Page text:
The US Army is set to begin testing its blimp-like surveillance airships, designed to help the military detect and destroy cruise missiles from attacking the nation’s capital and other East Coast cities.
The blimps at the center of the tests in Maryland are unmanned, 80-yard long, helium-filled aircraft that can float up to 10,000 feet in the air. At that height – a third of the cruising altitude for commercial airliners – they will patrol the skies above major East Coast cities for three years.
During the testing, one aircraft – also called an aerostat – will scan in an area from New York to North Carolina’s Outer Banks, and as far west as central Ohio. The other blimp will carry radar to help the military on the ground pinpoint targets.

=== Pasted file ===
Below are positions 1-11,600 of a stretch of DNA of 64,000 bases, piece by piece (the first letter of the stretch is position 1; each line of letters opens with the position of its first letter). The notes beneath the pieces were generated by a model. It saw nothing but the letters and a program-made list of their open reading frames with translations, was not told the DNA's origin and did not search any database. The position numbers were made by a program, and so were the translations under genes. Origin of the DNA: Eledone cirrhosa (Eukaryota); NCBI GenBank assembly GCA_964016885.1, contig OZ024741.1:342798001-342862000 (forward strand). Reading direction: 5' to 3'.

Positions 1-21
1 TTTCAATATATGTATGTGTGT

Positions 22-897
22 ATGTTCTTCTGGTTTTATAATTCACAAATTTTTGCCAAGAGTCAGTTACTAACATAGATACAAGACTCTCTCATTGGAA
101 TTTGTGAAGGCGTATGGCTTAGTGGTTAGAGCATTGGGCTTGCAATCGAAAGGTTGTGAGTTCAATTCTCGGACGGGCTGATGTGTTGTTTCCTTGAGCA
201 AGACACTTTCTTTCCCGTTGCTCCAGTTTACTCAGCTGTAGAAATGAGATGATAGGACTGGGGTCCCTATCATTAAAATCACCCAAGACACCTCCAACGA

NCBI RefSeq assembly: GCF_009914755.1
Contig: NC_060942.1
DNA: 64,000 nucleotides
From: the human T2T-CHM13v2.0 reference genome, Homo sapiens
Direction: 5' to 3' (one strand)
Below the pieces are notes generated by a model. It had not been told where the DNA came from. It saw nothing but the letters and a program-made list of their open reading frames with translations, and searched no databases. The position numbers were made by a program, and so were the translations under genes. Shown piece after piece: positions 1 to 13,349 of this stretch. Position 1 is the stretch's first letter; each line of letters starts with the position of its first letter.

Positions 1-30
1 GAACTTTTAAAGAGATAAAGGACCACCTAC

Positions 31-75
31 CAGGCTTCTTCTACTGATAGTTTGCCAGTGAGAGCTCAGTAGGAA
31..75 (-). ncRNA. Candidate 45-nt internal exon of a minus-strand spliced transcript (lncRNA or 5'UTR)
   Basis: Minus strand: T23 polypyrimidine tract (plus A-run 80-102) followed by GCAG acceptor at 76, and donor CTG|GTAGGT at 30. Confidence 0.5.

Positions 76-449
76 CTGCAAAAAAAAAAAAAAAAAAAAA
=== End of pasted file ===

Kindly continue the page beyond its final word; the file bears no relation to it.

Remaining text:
The system is called JLENS, short for Joint Land Attack Cruise Missile Defense Elevated Netted Sensor System. The radar is used to spot missiles or “swarming boats” filled with explosives from as far away as 340 miles. The army said the blimps won’t carry weapons, as enemy missiles would be destroyed by air-, ground- or ship-based weapons.
"We can defeat cruise missiles but we have limited capability to detect. And so, with an elevated sensor, such as JLENS, and the ability to look out over the horizon, now we have the ability to detect and to enable our systems to defeat cruise missiles," Maj. Gen. Glen Bramhall, commander of the 263rd Army Air and Missile Defense, told The Associated Press.